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Multi-armed bandit algorithms in Clojure
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A simple Clojure library for multi-armed bandit optimisation.

Algorithms are implemented following "Bandit Algorithms for Website Optimization" by John Myles White.

This library aims to be simple; it concerns itself with multi-armed bandit optimisation only. Integrating with web applications etc. is the responsibility of other libraries.

By keeping it small and simple we hope to make it far easier to integrate than existing tools.


(ns casino.wynn
  (:require [clj-bandit.arms :as a]
            [clj-bandit.algo.epsilon :as e]))

;; arms represents the knowledge the algorithm acquires- using clj-bandit.Arm records
(def arms (map a/mk-arm [:arm1 :arm2 :arm3 :arm4 :arm5]))

;; which arm should we pull?
(def pull (let [epsilon 0.1]
            (e/select-arm epsilon arms)))

;; it told us to pull :arm5
;; casino.wynn> pull
;;#clj_bandit.arms.Arm{:name :arm5, :pulls 0, :value 0}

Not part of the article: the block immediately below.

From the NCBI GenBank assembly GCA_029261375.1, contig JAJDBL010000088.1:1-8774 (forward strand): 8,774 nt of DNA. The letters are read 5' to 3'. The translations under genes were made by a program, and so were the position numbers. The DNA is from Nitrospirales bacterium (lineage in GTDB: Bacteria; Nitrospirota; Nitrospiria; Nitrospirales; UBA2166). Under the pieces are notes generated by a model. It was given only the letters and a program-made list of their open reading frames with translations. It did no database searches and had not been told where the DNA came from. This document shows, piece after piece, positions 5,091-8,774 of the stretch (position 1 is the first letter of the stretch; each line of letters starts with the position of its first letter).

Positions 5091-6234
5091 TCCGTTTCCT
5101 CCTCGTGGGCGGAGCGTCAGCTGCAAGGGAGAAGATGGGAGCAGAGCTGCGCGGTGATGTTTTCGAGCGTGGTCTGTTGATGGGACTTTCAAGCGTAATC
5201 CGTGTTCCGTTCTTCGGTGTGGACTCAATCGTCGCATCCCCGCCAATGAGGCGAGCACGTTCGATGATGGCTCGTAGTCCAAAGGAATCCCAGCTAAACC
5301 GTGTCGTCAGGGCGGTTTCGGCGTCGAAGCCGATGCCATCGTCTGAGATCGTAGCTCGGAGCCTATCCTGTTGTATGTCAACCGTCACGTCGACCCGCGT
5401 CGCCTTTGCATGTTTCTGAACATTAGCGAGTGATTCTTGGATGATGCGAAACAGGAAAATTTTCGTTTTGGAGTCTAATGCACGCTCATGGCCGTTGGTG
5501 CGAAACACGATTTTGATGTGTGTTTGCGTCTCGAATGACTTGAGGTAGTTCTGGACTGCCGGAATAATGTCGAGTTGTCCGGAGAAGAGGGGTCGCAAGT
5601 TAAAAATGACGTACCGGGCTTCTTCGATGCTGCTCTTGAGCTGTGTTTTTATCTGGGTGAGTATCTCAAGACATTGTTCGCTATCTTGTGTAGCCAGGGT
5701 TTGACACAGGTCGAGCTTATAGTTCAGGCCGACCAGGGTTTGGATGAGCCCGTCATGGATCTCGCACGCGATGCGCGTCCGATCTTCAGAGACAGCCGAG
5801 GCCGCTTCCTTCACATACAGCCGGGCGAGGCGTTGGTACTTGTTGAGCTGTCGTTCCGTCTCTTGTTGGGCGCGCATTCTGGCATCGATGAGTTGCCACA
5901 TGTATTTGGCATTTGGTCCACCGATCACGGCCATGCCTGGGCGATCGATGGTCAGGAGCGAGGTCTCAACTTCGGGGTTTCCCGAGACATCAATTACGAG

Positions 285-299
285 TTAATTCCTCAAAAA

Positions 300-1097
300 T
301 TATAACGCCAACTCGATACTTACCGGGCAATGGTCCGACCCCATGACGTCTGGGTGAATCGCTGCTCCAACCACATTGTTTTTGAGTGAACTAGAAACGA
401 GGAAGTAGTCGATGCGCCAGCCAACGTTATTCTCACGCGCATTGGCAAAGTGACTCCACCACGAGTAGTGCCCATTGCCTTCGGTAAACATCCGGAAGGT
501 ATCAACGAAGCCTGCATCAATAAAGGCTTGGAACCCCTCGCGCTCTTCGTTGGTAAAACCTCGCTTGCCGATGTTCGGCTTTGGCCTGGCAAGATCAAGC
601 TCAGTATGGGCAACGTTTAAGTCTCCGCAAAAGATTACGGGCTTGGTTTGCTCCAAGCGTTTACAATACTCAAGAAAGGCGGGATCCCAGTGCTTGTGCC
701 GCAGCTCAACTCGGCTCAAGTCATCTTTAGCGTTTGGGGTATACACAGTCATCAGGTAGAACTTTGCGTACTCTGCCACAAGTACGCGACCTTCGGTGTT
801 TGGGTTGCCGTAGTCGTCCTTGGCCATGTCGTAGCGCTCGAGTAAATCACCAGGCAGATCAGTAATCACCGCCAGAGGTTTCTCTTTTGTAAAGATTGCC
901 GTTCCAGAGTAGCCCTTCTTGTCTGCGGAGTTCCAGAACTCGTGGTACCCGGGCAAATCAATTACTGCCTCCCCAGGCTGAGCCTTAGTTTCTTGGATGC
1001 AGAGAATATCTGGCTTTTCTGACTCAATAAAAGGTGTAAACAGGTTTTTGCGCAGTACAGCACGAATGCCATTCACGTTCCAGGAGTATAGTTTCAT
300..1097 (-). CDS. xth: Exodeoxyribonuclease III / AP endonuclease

;; let's update the arms to record our payout from :arm5
;; this becomes the next arms state we pass in to e/select-arm
;; we can use 1.0 to indicate we were paid, and 0 to indicate
;; we weren't
(fold-arm (reward pull 1.0) arms)


As per the book, the following algorithms have been implemented so far:

  • Epsilon-Greedy
  • Softmax
  • UCB


"Bandit Algorithms for Website Optimization" uses Monte Carlo Simulation to measure the performance of the algorithms. These can be run using clj-bandit.simulate/run-simulation, and ./scripts/plot_results.r will produce the following plots with ggplot2.

In the plots below, algo.variant can refer to either a "standard" or "annealing" algorithm (annealing applies a factor that causes the algorithm to explore less as it gains more experience). For "standard" algorithms, algo.parameter represents the temperature or epsilon value used to tune the algorithms tendency to explore.

  • Epsilon-Greedy: the variant is the epsilon value (0.1, 0.2 etc.); 0.1 would mean the algorithm would experiment 10% of the time, and exploit the best performing for the remainder.
  • softmax: the variant is the algorithm's temperature, behaving much like the epsilon value above.
  • ucb: no variant value is used.

Results are for a 5-armed machine, rewarding at rates of: 10%, 10%, 10%, 10%, 90%. This is the same example as used in the book. Such significantly varying payouts are unlikely for most other applications so I'll update with some more complex simulations later.

Average Reward

Average Reward



Cumulative Reward

Cumulative Reward

The following plot shows the summary for the algorithms when the simulation finished. 1500 simulations were run.



Copyright © Paul Ingles 2012

Distributed under the Eclipse Public License, the same as Clojure.

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